Friday, June 13, 2014

Head Injuries Increase With Bike-Sharing Programs

When it comes to city bike-sharing programs and safety, some cyclists are not wearing a helmet. A study published in the American Journal of Public Health discovered a 14-percent increase in brain injuries due to bicycle accidents in cities with bike-share systems compared with cities without. The study’s researchers suspect that’s because the programs do not provide helmets, and riders choose to forgo them rather than bring their own. “When we’re trying to promote more bicycling, we need to do that in the context of increasing helmet use,” Andrea Gielin, director of the Johns Hopkins Center for Injury Research and Policy, told NPR.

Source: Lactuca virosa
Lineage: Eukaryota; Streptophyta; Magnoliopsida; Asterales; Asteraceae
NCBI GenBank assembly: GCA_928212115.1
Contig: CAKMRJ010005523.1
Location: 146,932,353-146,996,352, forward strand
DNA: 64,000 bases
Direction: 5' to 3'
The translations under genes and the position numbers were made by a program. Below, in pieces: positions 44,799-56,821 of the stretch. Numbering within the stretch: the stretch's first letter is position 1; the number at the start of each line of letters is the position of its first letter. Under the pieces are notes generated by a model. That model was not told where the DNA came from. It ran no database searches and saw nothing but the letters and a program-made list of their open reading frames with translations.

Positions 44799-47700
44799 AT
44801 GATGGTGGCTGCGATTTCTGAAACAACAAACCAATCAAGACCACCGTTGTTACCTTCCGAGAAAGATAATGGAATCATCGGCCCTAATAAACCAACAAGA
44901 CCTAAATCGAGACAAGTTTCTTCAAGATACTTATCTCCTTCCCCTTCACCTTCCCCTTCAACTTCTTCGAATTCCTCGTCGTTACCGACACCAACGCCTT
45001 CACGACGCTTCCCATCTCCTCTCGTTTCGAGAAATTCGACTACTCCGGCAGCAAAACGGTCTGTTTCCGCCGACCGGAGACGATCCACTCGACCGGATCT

Bicycling is a great way to exercise and get from point A to point B, but it shouldn’t come at the cost of head injuries. That’s why physicians say it is important to wear a properly fitted helmet every time you get on a bike, no matter what your age. For 20 years, TMA’s Hard Hats for Little Heads program has been encouraging Texas children to stay active and safe by giving away more than 125,000 helmets to kids in communities across the state.

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